His ice-water cool work in overtime, however, is what I'll never forget. In the first OT he brought the Cougs back to within one point on a nifty, well-defended drive into the lane. Then he knotted things up at 69 with his late trey. In the second OT, he nailed another jumper, inside the arc, to tie the score at 71.
We know the rest. But the good part is that the story isn't complete. Low, Kyle Weaver, Robbie Cowgill, Taylor Rochestie, Aron Baynes and Daven Harmeling are all back next season. Everyone else on this team is back too except Ivory Clark and Antonio Chavers.
ALL THE HAND-WRINGING about whether Tony Bennett may get picked off by a higher-paying, higher-profile school strikes me as unnecessary. Why? Four reasons. First, this team is going to be even better next year. Second, Bennett recruited Low's class and the one right behind them on the explicit premise of helping build an enduring program. Third, he got the head job at a tender age because WSU was OK with nepotism (i.e. he owes a lot to Jim Sterk). And fourth, as former WSU coaches George Raveling, Kelvin Sampson and Jim Walden have attested, the grass may look greener elsewhere, but Pullman is a very special place to be.
ONE OF THE GREATS in the annals of Cougar hoops was recently inducted into the Pac-10 basketball hall of fame: Vince Hanson, a WSU All-American from the 1940s. He set a national scoring record in the 1944-45 season with 592 points -- an outpouring that still finds him ranked No. 3 on WSU's single-season list behind Isaac Fontaine (1997) and Don Collins (1980).
CONGRATULATIONS ARE IN order for WSU senior forward Kate Benz, who concluded her Cougar career with more than 1,000 points and 800 rebounds. The only other Cougar woman to accomplish that feat was Cassandra Overby (1981-84). Benz, by the way, also has been a perennial All-Academic pick in her Cougar career.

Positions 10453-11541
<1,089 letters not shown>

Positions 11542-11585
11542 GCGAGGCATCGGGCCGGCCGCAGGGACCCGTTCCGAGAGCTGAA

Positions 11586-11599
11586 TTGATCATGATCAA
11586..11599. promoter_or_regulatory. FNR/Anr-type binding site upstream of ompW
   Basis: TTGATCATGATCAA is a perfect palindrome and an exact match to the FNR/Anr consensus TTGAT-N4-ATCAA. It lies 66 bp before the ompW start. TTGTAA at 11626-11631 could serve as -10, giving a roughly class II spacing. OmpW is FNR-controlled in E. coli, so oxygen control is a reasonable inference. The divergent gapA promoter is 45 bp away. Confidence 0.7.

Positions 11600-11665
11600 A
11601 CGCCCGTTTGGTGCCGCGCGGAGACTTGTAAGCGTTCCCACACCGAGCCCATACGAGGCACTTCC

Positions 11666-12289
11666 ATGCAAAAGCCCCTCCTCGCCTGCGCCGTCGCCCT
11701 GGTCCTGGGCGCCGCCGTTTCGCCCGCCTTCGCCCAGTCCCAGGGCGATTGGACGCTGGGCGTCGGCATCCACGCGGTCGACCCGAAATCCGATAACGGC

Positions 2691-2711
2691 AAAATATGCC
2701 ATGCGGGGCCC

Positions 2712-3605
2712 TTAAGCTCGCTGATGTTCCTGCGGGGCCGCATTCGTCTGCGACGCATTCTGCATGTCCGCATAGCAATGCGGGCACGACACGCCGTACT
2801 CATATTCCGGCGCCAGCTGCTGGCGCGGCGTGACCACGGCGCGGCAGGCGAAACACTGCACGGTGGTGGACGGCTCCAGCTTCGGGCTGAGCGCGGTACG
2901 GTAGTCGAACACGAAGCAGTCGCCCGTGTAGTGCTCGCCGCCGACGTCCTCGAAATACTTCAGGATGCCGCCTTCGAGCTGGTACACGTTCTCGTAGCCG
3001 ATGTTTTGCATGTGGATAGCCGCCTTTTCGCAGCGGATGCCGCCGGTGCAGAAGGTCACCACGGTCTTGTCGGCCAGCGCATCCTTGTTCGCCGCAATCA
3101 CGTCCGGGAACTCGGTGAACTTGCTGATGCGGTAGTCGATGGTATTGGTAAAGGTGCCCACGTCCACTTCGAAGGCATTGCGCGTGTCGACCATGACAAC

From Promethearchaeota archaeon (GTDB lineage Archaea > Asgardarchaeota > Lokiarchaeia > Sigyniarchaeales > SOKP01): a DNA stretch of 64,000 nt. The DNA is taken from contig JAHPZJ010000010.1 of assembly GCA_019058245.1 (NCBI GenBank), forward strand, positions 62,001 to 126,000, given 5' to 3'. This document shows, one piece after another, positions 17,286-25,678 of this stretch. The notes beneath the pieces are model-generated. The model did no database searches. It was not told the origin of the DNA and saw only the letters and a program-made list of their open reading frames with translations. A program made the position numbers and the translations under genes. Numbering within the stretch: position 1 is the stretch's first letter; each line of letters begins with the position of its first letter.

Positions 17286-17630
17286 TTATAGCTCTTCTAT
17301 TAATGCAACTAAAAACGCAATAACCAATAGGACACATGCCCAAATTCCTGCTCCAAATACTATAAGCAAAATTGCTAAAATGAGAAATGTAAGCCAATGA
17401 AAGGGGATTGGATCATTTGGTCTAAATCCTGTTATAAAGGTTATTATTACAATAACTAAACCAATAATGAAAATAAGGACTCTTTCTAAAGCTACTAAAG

Overheard at a WSU men's game last month were two fans debating who they thought was the greatest player in Cougar women's basketball history. By my recollection, there really are only two contenders -– Walla Walla's Jeanne Eggart (1979-82) and Mossyrock's Jenni Ruff (1993-96). Both were honorable mention All-Americans. They rank, alternately, first and second in the WSU record book for most career and single-season points. Each also is in the top four in career assists. In addition, Ruff is No. 3 in career rebounding and Eggart No. 6. Eggart is No. 1 in career steals, and Ruff No. 3 in career 3-point field goal percentage.
Shelley Patterson, a Cougar basketball standout in the early 1980s, has been hired as an assistant coach by the Seattle Storm of the WNBA. Patterson ranks among WSU's career leaders in assists and steals.
PART II OF THE three-volume film about Cougar football -- Legends of the Palouse -- is on sale now. Like Part I, it's full of amazing old game footage, plus recent interviews with Jim Sweeney, Jack Thompson, Rueben Mayes and other WSU greats. For a preview and to order your copy, click to LEGENDS OF THE PALOUSE.
ON A FINAL, THOUGH somewhat tardy note, I must say that I didn't lose any Christmas cheer with the news that Dirk Koetter was fired by Arizona State and Dan Monson was forced out as head hoops coach at Minnesota. Koetter has been a petty bush leaguer from the get go, though his replacement, while not caustic like Koetter, certainly fails any test of scruples or integrity.
Monson, the former Gonzaga coach, resigned at Minnesota seven games into his seventh season with the Golden Gophers. Why, you ask, does this former fourth-string, one-season Idaho Vandal football wonderkind rank on my All-Turd list? Simple. When introduced to one of our editors two years ago, the first words out of Monson's mouth were these: "Washington State? Do they still have a basketball program there?"
Why, yes, you classless lout, they in fact do! You may have seen them listed in your NCAA tourney bracket.
DERRICK LOW SOARS TO THE HOOP IN FIRST-ROUND NCAA TOURNEY WIN OVER ORAL ROBERTS.